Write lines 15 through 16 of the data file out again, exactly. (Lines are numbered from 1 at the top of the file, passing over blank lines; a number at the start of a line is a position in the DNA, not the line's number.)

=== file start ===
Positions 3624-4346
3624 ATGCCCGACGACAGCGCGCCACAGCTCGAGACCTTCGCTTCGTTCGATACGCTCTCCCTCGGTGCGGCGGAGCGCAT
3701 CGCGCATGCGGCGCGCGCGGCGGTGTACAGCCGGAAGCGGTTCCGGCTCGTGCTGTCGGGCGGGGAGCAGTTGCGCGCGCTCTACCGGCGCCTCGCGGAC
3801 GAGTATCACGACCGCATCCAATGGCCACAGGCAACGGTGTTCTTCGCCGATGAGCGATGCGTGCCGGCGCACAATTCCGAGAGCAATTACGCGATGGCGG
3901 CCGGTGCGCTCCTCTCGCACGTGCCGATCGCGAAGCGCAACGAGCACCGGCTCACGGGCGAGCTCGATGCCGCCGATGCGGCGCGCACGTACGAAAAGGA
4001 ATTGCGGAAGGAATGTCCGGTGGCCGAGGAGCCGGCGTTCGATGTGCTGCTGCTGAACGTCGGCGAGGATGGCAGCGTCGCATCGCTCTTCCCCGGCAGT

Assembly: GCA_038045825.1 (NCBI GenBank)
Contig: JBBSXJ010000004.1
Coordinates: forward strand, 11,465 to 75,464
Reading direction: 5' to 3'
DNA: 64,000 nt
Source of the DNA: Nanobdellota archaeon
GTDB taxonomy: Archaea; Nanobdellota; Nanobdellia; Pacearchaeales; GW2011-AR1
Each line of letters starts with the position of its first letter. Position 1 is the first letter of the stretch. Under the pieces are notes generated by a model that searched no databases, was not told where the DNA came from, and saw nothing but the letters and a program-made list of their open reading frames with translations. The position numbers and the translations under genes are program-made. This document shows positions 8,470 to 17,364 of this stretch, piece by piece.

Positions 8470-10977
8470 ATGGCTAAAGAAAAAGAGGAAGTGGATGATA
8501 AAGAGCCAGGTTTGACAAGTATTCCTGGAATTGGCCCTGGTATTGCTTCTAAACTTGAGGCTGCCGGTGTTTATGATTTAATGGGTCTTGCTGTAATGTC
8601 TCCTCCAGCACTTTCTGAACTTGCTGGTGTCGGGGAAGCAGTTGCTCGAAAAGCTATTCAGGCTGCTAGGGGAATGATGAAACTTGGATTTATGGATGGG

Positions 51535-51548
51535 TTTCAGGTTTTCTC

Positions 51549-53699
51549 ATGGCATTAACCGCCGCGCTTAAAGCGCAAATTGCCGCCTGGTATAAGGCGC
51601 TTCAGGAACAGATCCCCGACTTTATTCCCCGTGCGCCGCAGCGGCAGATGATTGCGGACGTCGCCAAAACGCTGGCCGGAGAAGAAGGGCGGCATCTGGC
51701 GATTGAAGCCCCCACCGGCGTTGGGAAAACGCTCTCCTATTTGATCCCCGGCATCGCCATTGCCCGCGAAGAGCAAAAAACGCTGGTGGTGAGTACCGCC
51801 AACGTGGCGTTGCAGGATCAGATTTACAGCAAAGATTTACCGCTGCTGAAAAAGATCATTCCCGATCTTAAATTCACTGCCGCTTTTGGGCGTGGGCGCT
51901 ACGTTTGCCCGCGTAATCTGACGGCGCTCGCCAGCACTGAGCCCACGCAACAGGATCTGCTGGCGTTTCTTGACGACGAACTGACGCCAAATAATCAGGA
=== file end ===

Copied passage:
Positions 8470-10977
8470 ATGGCTAAAGAAAAAGAGGAAGTGGATGATA